Wednesday, April 18, 2007

Virgina Tech Shooting

Alright, I'll go into scholar mode in a second. First, I'd like to my support to those who have lost life, loved-ones, or faced the resulting racism from the Virginia Tech shooting. I've never been able to tell if people who are afraid become prejudiced, or if prejudiced people use fear as an excuse to expose their hatred. Regardless, nobody should live in fear of death threats.

I read some of the articles on the shooting. Some were very troubling. Others were very touching... especially the one about the professor who never made it out of the room because he was holding the door so his students could escape. We've suffered a tragic loss, as all needless loss of life is, but I suppose it hit me because I deal with academic community development. Along with beatings in libraries and whatnot, our higher educational institutions are no longer world-class places of freedom and safety.

I've begun to question my stance on gun control because of this incident. While I'm a firm believer in expanding citizen rights, we risk other rights by allowing such loose gun control in this country. I'm at a bit of a quandary. With crime, I think the solution is fair distribution of resources. With cold-blooded murder, besides creating good communities where people feel they have social support and environmental control... what else can you do besides take away ways they can hurt more people?

I'll go back to my community development and hope that it makes a difference... keep people in healthy social networks and teach others to create them. However, one person's efforts can only go so far.

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Tuesday, April 03, 2007

Science Outeach

Recently, I've been reading a lot about science outreach programs, especially towards socio-economically disadvantaged groups. I'm exposed to a lot of collegiate-level science education research through my job, which I don't mind at all. Every once in a while, I read articles on K-12 education as well because the articles often come in the same journals.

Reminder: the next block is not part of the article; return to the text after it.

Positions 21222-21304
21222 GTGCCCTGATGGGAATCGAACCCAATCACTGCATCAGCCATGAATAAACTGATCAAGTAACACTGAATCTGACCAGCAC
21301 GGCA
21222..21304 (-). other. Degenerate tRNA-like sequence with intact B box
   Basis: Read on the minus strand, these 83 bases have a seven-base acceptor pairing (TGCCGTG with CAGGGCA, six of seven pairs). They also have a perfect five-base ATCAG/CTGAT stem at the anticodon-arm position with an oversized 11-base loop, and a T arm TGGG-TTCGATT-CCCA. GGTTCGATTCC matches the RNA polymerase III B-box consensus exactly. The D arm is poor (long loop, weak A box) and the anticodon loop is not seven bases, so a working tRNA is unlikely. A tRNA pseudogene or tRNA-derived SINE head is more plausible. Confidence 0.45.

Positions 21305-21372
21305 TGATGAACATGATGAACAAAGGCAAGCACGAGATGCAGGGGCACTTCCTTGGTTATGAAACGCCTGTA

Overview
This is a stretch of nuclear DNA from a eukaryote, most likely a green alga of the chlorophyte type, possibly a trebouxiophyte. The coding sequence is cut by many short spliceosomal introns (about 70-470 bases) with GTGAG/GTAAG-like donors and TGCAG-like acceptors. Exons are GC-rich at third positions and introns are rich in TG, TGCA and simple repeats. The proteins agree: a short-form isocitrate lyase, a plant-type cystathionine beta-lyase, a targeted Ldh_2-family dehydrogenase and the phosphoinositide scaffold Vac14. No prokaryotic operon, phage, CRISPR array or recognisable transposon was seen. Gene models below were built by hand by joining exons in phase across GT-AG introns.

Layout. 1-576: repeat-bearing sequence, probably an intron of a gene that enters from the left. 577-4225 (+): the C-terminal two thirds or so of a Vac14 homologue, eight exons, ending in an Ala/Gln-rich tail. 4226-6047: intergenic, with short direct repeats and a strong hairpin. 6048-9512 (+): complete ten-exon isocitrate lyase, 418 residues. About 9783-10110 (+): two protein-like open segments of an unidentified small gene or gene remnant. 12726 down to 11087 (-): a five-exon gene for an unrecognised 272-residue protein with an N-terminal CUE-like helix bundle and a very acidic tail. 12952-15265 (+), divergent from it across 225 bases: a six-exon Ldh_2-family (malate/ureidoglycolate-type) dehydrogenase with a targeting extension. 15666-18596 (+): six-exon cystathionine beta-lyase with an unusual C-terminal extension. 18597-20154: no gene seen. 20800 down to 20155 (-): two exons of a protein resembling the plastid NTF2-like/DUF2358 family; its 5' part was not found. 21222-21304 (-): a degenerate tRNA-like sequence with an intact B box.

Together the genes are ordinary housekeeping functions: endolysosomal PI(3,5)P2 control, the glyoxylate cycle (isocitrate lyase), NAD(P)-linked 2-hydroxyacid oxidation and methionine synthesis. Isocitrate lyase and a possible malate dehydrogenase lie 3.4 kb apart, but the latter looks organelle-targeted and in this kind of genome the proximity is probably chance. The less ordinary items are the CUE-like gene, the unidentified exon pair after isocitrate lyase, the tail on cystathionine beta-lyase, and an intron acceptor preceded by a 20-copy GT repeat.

One article talked about science outreach and the benefits of higher education to visiting local K-12 classes. Grad students were trained on presenting hands-on science experiments to youth, then they would travel to different communities to give workshops to little kids. The workshops are often well-received by both teacher and students.

This brought back quite a few memories for me. While in elementary school, some university students came to visit us. They spoke about what they studied and why. I remember that I really liked the engineering guy. I went so far as to write him a letter asking more about college.

He wrote back explaining what it was like to be in college and what a great time he was having. That same week, I had "sex ed" where my teacher told me that women, during puberty, grew breasts. I pointed out that men also "grew breasts," of which I got snickers and disapproval from the teacher. I had to get out a book on hormonal regulation to show that men also grew breasts, but that they were simply anatomically different than men. I don't think that the teacher understood, but he conceded anyway. I was in desperate need for someone to talk with about science. The letter was a blessing in many ways.

I don't remember much more about the university student's reply, except one thing: the return note was written in all capital letters. Ever since that day, my handwriting is done in all capital letters, mainly due to the influence of that one student.

I suppose the visit had much more influence on me than I thought. I wonder if Madison has a program for visiting university students.

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